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Functional and Structural Imaging for Glaucoma (FSOCT)

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ClinicalTrials.gov Identifier: NCT01957267
Recruitment Status : Recruiting
First Posted : October 8, 2013
Last Update Posted : April 12, 2018
Sponsor:
Collaborator:
National Eye Institute (NEI)
Information provided by (Responsible Party):
David Huang, Oregon Health and Science University

Brief Summary:

The specific aims of the clinical studies are to:

  • Develop quantitative wide-field OCT angiography.
  • Simulate visual field results by combining structural and angiography OCT data.
  • Establish or validate age-adjusted normal reference ranges for above OCT-derived parameters.
  • Establish criteria for glaucoma diagnosis based on above imaging-derived parameters.
  • Evaluate the sensitivity and specificity of above OCT-derived parameters
  • Measure the rate of normal age-related change in above OCT-derived parameters.
  • Assess the reproducibility of above OCT-derived parameters.
  • Assess abilities of above OCT-derived parameters on predicting glaucoma conversion and progression.

Condition or disease
Glaucoma

Detailed Description:

Glaucoma is the second leading cause of blindness in the US. The diagnosis and monitoring of glaucoma are important problems, not only because of its prevalence, but also because of its silent and irreversible nature. However all of the current diagnostic tests have serious limitations. Although elevated intraocular pressure (IOP) is a risk factor, most glaucoma patients actually have IOP within normal range. Visual field (VF) tests are poorly reproducible, and a series of 3 tests are needed to establish diagnosis or confirm progression. Although ophthalmoscopic examination can detect optic nerve head (ONH) and nerve fiber layer (NFL) defects, reliability in diagnosis and tracking is hampered by its subjective and semi-quantitative nature. Although quantitative imaging with optical coherence tomography (OCT), scanning laser polarimetry (SLP), and confocal scanning laser ophthalmoscopy (cSLO) can more objectively detect ONH and NFL defects, their diagnostic accuracies are still not sufficient to be relied on alone for diagnostic screening. It has been estimated that about half of glaucoma patients in the US do not know that they have the disease. Thus, there is a need for improvements in glaucoma diagnostic technologies. One approach that deserves further exploration is blood flow imaging.

There is much circumstantial evidence that vascular factors play important roles in the pathophysiology of glaucoma:

  1. Systemic vasculopathy increases the risk of developing glaucoma. Hypertension, diabetes, and vasospastic conditions are all known risk factors. Normal tension glaucoma has also been linked to peripheral endothelial dysfunction and erectile dysfunction. This suggests that poor circulation may be a causative factor or a facilitative factor that predisposes the ONH to damage by elevated IOP.
  2. Decrease or fluctuation in ocular perfusion pressure was identified as an independent risk factor for progression in the Collaborative Normal-Tension Glaucoma Study and other studies. Nocturnal hypotension is also a risk factor for glaucoma progression.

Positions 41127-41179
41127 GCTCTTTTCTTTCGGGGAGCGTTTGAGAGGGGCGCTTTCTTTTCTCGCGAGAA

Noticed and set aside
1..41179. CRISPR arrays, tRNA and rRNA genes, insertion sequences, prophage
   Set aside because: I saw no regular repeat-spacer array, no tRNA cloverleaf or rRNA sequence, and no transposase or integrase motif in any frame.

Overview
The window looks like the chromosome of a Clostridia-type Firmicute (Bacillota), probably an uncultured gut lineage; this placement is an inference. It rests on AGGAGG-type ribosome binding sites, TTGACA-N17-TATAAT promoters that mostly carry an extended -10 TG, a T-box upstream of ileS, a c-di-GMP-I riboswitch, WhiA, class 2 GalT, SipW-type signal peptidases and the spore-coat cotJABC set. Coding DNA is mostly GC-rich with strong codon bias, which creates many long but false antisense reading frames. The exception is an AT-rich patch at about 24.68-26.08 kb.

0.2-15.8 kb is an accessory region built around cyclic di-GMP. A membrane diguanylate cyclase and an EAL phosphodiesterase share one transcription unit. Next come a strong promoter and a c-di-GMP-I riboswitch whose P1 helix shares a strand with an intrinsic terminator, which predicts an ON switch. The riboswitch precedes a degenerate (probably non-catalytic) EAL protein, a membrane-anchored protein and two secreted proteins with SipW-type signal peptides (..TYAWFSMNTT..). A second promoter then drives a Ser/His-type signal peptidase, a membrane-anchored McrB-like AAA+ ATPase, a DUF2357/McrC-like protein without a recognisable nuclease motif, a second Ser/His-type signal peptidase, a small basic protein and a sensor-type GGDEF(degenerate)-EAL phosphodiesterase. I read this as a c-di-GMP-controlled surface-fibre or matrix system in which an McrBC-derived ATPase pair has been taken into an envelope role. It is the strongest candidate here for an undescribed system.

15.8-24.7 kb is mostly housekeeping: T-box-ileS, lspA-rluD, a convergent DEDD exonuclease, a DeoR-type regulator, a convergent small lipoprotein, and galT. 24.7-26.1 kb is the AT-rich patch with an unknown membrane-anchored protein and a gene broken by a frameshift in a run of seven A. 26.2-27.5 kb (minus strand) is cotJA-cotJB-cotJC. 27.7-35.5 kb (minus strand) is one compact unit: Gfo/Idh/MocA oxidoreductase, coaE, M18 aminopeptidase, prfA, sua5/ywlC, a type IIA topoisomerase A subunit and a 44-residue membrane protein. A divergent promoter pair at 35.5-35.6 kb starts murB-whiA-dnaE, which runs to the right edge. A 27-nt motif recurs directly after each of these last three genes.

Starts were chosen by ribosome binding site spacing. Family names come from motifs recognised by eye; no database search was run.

3. Medications that improve ocular perfusion appear to have protective effects that are not explained by the lowering of IOP.
  4. Optic disc hemorrhage and peripapillary atrophy are both associated with accelerated glaucoma progression. These finding may support a role for focal ischemia.
  5. Animal experiments show that increased IOP causes decreased ONH blood flow in the presence of low systemic blood pressure.

Despite the evidence, the management of glaucoma remains focused on the lowering of IOP, the one causative factor that responds to treatment and can be easily measured. Blood flow measurement is a research topic, but currently has no clinical role in the diagnosis, prognostic evaluation, or treatment of glaucoma. Therapies aimed at improving ocular circulation cannot be effectively developed without a practical method for quantitative and reproducible evaluation of ONH and retinal perfusion. Thus there is a great need to develop better technology for the evaluation of ocular circulation.

Using high-speed OCT systems, we have developed new methods to image and measure optic nerve head (ONH) and retinal blood flow. Preliminary results showed that VF loss was more highly correlated with retinal blood flow as measured by OCT than any neural structure measured by OCT or other imaging modality. Accordingly, the goal of the proposed project is to improve the diagnostic and prognostic evaluation of glaucoma by further developing novel functional OCT measurements using ultrahigh-speed (70-100 kHz) OCT technology.

Retinal blood flow, ONH circulation, optic disc rim volume, peripapillary nerve fiber layer volume, and macular ganglion cell complex volume are all pieces of the same glaucoma puzzle. This project will develop novel imaging methods that allow us to look at the whole picture using one tool - ultrahigh-speed OCT.


Study Type : Observational
Estimated Enrollment : 160 participants
Observational Model: Cohort
Time Perspective: Prospective
Official Title: Longitudinal Observational Study Using Functional and Structural Optical Coherence Tomography to Diagnose and Guide Treatment of Glaucoma